Inflammatory Rhetoric Won’t Lead to Peace

Armen Yeganian*, Calgary Herald, 18 March 2012

I was extremely disappointed to see Mayor Naheed Nenshi’s letter of recognition of the so-called Khojalu massacre. Before the mayor of a major city like Calgary writes something highly accusatory like this, he must make sure to get all the facts.

I regret to say that his letter grossly misrepresents the facts and presents a completely one-sided view of the event.

During the breakup of the Soviet Union from 1988 to 1991, under the Soviet Union’s constitution, the people of Nagorno Karabakh, an autonomous district placed in 1923 illegally under the jurisdiction of Azerbaijan, had the legitimate right of secession. The peaceful movement toward secession by the majority Armenian population of Nagorno Karabakh was met with pogroms by Azerbaijanis, in places such as Baku, Sumgait, Kirovobad and Maratha. This violence was followed by Operation Ring, and eventually, the Azerbaijani army drove hundreds of thousands of its Armenian citizens out of the country, where they had lived since the beginning of time. This led to a full-scale war from 1991 to 1994, when a ceasefire was agreed to. No one truly wins a war, and there were civilian casualties on both sides.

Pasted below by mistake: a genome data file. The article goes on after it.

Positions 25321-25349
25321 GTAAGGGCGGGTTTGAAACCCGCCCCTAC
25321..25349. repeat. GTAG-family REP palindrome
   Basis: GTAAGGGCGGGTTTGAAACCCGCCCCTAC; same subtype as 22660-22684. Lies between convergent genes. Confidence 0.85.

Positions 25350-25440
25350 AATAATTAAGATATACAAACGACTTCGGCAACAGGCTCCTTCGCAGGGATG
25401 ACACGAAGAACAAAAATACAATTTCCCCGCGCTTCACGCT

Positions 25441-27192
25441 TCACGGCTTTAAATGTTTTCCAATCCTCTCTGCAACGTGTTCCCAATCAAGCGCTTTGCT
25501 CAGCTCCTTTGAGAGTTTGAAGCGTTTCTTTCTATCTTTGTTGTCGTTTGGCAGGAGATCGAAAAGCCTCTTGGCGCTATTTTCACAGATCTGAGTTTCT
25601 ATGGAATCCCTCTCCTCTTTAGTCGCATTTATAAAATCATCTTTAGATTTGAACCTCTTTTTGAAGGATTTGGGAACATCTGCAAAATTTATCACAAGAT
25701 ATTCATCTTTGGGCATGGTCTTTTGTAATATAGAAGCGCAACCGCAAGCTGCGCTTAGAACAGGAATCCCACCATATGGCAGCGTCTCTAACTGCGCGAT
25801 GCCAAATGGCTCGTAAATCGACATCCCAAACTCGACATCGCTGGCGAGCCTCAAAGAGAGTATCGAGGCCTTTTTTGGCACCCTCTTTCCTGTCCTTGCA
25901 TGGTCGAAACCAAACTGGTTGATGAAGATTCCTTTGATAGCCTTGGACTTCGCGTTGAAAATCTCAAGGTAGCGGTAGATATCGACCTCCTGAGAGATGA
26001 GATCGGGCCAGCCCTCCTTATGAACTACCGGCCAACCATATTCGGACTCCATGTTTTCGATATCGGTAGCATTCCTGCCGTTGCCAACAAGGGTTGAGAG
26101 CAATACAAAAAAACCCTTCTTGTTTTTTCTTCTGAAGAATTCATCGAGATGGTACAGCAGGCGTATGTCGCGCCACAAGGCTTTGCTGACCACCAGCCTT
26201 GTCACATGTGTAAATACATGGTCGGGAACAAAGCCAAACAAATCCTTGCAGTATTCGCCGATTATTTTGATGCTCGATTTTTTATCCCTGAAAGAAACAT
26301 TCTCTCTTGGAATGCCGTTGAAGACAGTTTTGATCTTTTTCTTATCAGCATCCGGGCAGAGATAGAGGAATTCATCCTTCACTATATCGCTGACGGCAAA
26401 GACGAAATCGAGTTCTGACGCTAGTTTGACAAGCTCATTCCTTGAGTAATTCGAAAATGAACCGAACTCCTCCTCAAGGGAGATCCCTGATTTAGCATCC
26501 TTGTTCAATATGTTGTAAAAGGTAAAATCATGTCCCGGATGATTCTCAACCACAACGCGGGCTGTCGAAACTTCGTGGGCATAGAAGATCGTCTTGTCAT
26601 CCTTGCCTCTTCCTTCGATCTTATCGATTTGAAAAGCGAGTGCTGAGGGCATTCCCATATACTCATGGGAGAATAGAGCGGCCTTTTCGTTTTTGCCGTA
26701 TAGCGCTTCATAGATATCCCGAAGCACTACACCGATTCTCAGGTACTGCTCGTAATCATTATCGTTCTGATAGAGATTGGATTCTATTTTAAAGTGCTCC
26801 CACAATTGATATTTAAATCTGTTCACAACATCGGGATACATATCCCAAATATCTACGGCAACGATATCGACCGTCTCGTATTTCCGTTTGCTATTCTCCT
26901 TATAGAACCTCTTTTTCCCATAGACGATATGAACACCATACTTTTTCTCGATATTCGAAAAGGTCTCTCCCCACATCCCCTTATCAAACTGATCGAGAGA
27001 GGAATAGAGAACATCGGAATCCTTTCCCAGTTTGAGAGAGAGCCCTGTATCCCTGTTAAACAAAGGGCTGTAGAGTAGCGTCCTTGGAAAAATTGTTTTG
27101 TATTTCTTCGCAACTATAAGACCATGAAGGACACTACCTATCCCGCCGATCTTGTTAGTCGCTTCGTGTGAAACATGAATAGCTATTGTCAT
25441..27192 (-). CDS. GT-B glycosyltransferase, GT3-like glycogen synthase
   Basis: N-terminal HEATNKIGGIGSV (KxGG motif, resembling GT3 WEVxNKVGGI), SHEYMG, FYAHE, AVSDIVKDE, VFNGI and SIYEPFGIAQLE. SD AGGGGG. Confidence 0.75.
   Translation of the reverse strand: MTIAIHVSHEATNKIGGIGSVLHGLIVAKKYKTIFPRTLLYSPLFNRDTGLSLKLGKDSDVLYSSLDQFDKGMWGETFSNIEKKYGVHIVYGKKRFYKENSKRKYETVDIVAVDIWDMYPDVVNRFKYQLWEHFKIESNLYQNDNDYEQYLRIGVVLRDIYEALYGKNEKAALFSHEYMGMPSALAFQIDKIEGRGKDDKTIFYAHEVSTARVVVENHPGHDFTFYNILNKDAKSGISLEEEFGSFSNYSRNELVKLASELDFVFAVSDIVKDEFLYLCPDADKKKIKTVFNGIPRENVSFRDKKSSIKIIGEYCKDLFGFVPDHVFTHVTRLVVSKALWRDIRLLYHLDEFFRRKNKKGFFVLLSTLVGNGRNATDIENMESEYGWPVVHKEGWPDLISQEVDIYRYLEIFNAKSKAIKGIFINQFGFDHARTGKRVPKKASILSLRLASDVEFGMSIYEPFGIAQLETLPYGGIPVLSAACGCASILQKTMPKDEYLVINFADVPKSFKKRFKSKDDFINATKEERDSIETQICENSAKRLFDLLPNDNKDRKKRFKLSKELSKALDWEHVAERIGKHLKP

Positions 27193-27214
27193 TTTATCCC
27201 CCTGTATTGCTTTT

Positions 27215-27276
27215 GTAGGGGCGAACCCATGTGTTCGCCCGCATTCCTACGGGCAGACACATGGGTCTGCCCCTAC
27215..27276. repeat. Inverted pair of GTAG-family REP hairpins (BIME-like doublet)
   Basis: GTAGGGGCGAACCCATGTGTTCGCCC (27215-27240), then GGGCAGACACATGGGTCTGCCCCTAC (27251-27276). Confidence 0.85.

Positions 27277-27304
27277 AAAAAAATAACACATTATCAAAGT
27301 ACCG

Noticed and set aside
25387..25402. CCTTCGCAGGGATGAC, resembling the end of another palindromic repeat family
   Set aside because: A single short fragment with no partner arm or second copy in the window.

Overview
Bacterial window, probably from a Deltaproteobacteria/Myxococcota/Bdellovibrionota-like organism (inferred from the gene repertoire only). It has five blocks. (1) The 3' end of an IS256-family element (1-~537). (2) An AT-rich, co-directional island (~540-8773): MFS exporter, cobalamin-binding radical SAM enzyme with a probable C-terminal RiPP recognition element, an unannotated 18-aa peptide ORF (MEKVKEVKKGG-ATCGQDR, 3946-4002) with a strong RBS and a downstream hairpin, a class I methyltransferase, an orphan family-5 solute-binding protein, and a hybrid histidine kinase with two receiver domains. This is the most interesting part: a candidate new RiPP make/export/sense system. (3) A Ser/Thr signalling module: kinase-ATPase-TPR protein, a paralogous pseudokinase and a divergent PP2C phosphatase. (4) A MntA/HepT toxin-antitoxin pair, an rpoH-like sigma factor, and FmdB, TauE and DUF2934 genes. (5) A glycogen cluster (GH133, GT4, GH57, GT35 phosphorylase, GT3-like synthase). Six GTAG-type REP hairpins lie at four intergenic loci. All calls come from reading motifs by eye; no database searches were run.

In the case of Khojalu, there is overwhelming evidence that the Azerbaijani civilians were fired on by armed units of the Popular Front of Azerbaijan, a fact later confirmed by Azerbaijan’s president, Ayaz Mutalibov, and several independent journalists.

The Canadian government supports the efforts of the special international body that was created to deal with the Nagorno Karabakh conflict – the Minsk Group of the Organization of Security and Co-operation in Europe. Unfortunately, Nenshi’s letter is not in keeping with this balanced, Canadian approach, either.

The Minsk Group, composed of the United States, Russia and France, is charged with helping Armenia, Azerbaijan and the Nagorno Karabakh Republic resolve this conflict through negotiation. It is certainly appropriate to remember those who died needlessly in war, but inflammatory rhetoric and false accusations do not help show the way to peace.

* Armen Yeganian is ambassador extraordinary and plenipotentiary of the Republic of Armenia to Canada.

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